The technician walked us through everything they did and what to look at if something goes wrong again.  We decided to head back to Alsea Falls Campground and stay there for three days and test the system.  After three days our system did not trip any breakers and was down to 25%, we then headed to Harvest Host Summerfield Winery on the edge of Springfield/Eugene area off Highway 58 for the night.  It charged back up to 90%, yeah so far so good!  The owner Cris is wonderful and she gave me a lovely wine tasting and we enjoyed a bottle of Pinot Blanc and a bottle of Pinot Noir to enjoy another day.  Cris was so friendly and she chilled the bottle of Pinot Blanc for us.  The next day, we headed down 58 which is a beautiful route with very little traffic, such an enjoyable drive.  We should have boondocked at Salt Creek Summit Snow Park but I used Google satellite view and saw RVs parked at Black Rock Pit so we decided to go there to get further Northeast.  I was totally wrong and there was no public entrance but a locked gate.  So we headed further North and boondocked for the night in the national forest near the Sunriver exit off I-97.  There must have been a last-minute cancellation and we were able to get one night at La Pine State Park which was great as there are lots of hiking, running and mountain biking trails to enjoy and the beautiful Deschutes River.  It was flowing pretty fast so I did not pull out the paddleboard.  The next day we headed to Cove Palisades State Park.  We were surprised to see there was availability in the Summer in Loops A, B and C.  Note: DO NOT STAY at Loops A, B or C (called Deschutes campground) there are no views, no hiking or biking trails and no shade- its super-hot and not very interesting!  You want to stay at loop E (crooked River Campground) It has trails, is closer to the Day Use area and a much nicer campground.  We typically never do full hookups but we were super happy that we did as the temperatures go to 98 and as it was the first time, we ran our AC all afternoon, evening and night!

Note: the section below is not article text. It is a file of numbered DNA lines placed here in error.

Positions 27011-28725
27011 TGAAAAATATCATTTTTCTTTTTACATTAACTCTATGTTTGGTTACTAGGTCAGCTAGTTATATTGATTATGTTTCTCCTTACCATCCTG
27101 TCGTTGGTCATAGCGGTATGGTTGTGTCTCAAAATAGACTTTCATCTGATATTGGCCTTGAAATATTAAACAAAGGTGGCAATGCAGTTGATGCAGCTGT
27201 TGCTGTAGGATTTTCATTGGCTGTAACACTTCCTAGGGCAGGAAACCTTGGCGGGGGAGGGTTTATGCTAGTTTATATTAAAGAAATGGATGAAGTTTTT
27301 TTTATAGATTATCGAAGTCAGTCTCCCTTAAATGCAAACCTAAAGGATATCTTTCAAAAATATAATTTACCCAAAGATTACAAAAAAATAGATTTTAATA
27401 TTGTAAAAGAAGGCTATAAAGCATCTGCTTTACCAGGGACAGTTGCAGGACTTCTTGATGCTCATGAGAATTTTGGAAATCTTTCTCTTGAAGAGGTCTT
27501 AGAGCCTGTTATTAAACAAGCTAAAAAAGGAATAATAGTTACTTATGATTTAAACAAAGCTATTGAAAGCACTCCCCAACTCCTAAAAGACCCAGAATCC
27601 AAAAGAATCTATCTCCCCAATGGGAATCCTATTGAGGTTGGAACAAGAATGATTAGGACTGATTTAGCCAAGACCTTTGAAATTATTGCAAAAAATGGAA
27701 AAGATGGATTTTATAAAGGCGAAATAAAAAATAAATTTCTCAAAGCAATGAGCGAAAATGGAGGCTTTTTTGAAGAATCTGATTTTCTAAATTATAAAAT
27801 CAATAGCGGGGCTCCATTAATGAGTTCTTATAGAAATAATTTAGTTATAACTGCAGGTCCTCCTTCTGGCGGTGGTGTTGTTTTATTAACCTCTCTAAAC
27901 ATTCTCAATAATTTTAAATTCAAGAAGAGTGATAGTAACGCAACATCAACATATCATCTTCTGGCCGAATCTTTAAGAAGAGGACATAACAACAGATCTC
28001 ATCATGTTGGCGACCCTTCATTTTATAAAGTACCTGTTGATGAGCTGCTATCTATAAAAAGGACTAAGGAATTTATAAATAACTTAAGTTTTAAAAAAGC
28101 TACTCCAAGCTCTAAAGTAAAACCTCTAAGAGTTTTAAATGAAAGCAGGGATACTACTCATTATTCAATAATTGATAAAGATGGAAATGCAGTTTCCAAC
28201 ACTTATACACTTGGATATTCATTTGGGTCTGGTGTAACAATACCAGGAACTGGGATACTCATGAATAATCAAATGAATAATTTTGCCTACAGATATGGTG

We were happy to head out at 5:30am the next morning and stopped at the Maupin City Park.  It is an amazing spot, great shade, full hookups and a dock to paddleboard or swim or put in your kayak or raft.  It is quite spendy at $48.00.  I enjoyed a paddle on the river and we relaxed with beers in the shade with our awning out.  While at Maupin we met the City Park Manager and her husband the Maupin City manager who are super friendly and wealth of information! If you want a guided trip down the Deschutes feel free to contact Forward Paddle which is managed by Greg’s cousin The next day we went for bike rides on the Deschutes BLM Access Road.  We then found in the next 6 miles 6 different primitive campgrounds that were only $8 during the week $12 on the weekends and 50% off for Access and Golden Passholders. Next time, when we don’t need AC all night we will definitely stay at one of those.  During the week, they all had available spots.  I would not recommend anything over 32 feet the spots are small.